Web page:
Dad and I stopped at a combination sporting goods/hardware store. I bought Johnny his rifle and ammunition and Mino a new set of cast iron pots and pans. I asked they be shipped north to a trucking firm in the Yukon and paid a hefty fee to have it done. There I was finished shopping and glad for it.

Chin lived in the heart of Chinatown in Edmonton in a simple bungalow setting. The entire family was lined up to entertain me, all wearing their traditional clothes, since the visit was indeed a festive occasion. I smiled as I looked at Chin dressed in his expensive silk clothes and wearing his new acquisition, his moose-hide vest. The smell of smoke mingled with the exotic fragrances of the Chinese foods. Chin was the first to greet me and instructed me to remove my shoes, as was the custom. Then he turned and proudly introduced his family.

First came his mother, named Chong, which means loyal. She was a very humble lady but I sensed she was a bit uneasy with a stranger in their home. I knew the story of the hardship she had faced, and realized it would take time to establish a relationship with her.

Next came Chin’s delicate little wife Ping. Her name meant peaceful. She was so small that I would have to be careful not to step on her. Ping was exceptionally beautiful. I could see why Chin was so proud of her.

She had come from China in much the same fashion as he had. I stretched out my hand to shake hers, but the petite woman greeted me with a hug. Blushing as she stepped back and gave a little laugh.

“In our culture, it is a great honor to receive a hug,” Chin explained, “especially from another man’s wife. I think I watch North Man now."

Then he indicated the three children. “Ru is 11. He is my first-born son, and his name means scholar,” Chin said, briefly resting his hand on the boy’s shoulder. “And this is my 10-year-old daughter Qui, whose name means autumn, because she was born in late October.” He smiled at her. “And finally, Xiu, aged nine. Her name means beautiful.”

The name was appropriate, I thought. Xiu was a mirror image of Ping.

Chin was so proud as he introduced each. Tears came to his eyes when he said, “This is my family, my friend.” He insisted on showing me his backyard, a masterpiece made out of his personal love. It was like stepping into his native country—a garden that would make any horticulturist catch his breath. Nothing was out of place; it was balanced in every way, complete with waterfalls and a Koi fishpond. Chin explained in China he had been a prize breeder of these fish and was well known for his knowledge about them and their habits.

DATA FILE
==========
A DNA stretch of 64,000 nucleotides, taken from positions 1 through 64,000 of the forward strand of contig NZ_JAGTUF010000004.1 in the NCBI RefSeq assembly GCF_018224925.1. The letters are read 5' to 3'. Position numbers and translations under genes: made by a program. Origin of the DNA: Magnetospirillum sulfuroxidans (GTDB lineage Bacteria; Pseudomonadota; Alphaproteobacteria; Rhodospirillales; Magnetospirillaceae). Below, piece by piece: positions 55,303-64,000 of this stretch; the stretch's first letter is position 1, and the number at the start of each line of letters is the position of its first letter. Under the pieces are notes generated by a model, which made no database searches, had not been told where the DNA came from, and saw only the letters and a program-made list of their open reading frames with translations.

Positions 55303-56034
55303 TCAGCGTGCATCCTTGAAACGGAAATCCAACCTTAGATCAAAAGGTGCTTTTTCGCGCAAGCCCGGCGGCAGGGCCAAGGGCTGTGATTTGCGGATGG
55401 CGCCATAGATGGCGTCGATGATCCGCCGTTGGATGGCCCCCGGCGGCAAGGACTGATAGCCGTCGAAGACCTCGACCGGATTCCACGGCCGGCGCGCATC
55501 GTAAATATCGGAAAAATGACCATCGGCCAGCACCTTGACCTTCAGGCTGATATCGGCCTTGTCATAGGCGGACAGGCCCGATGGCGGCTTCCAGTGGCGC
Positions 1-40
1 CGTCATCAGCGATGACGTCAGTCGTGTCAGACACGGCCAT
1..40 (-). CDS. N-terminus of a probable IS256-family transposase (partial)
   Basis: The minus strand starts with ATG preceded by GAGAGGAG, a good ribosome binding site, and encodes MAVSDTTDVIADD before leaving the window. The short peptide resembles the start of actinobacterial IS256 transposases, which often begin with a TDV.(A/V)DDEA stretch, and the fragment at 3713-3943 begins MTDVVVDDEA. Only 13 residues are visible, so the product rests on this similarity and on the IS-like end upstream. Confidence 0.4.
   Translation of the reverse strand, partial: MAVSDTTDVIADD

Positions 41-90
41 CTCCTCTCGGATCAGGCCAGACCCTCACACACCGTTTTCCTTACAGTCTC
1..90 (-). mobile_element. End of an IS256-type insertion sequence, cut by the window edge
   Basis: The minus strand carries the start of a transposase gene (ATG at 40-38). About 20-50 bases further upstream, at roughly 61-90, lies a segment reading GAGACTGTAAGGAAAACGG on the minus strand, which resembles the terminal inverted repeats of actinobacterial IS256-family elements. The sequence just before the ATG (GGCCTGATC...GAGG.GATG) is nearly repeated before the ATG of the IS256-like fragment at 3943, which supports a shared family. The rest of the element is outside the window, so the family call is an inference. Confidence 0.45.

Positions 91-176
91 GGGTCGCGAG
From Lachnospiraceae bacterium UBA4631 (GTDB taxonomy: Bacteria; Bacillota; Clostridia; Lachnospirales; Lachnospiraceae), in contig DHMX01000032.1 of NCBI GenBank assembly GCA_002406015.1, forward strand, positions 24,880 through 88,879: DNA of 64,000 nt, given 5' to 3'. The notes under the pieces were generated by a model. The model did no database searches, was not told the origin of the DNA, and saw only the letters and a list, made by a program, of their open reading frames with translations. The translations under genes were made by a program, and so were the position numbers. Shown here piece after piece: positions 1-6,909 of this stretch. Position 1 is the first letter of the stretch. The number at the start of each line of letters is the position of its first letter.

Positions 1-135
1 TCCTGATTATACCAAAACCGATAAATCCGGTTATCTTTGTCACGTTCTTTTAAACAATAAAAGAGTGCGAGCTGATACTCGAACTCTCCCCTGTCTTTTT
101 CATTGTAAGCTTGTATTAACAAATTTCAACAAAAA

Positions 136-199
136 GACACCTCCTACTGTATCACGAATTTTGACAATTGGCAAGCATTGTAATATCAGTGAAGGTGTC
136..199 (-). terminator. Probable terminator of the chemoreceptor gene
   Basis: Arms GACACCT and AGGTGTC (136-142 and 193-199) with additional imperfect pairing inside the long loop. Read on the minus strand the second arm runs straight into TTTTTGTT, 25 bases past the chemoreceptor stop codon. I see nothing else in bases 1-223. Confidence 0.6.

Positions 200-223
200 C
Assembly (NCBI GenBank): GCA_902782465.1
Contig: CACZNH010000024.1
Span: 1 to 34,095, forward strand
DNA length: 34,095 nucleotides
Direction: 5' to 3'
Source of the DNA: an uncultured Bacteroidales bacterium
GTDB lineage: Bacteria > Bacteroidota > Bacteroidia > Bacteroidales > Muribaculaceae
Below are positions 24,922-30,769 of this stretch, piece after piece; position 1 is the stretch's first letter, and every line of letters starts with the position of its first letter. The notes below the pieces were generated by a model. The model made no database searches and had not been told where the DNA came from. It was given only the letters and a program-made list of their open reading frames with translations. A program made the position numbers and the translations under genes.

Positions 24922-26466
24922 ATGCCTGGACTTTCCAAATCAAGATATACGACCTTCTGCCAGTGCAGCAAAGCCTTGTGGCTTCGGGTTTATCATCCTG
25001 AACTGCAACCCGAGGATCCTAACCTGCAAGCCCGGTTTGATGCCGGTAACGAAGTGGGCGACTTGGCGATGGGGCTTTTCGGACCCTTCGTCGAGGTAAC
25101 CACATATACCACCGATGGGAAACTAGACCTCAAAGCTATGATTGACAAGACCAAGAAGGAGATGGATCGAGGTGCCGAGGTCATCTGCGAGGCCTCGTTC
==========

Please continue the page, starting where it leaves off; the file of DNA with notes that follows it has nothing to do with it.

As we sat and chatted it was obvious where his constant passion came from. He was a family man, who had a simple love for creation and the balance it shaped in his life. It was easy to see that he had all he needed right there in the middle of the paradise I was beginning to like immensely.

Chong quietly appeared and announced that dinner was ready. We ate at a traditional low table. I knew I would come to regret it, since it meant having to sit cross-legged on the floor.

Chong laughed as she watched me attempt to squat. Well at least I knew she had a sense of humor. I had been placed right beside her and I could not help but wonder how long this night was going to be. She was gracious enough but certainly had a crust around her. She spoke only in Chinese and I noticed that most times Chin translated for me, but not always.

The meal was delicious, with each course served on a different plate. I was not at all that sure of what I was eating, but I enjoyed the food and the company. Much of the food was very colourful, mainly centered on vegetables. Some were spicy, some rather bland tasting but all very filling. At one point Chong passed me a bowl containing something that resembled greens in a sauce. She snickered and Chin frowned at her.

I took a bite of it and the fire that hit my mouth nearly brought tears to my eyes. Chong laughed out loud, watching as I took a second bite and later asked for a second helping. It was Kim Chee and it was very hot. She seemed impressed and her attitude toward me began to change. By the time the meal was over she was chatting up a storm of broken English. The barrier had been broken and the night soon came to a close. I really enjoyed it and was delighted my friend and his family had shared their hospitality.

At the door as I was saying my goodbyes, each member of the family hugged me. Chong approached and I offered her my hand. In return she gave me a hug that lasted some time. As she stepped back she placed both hands in mine and, with tears in her eyes, thanked me for being a friend to her son. I was truly touched by this woman and the change I had seen in her in a few short hours.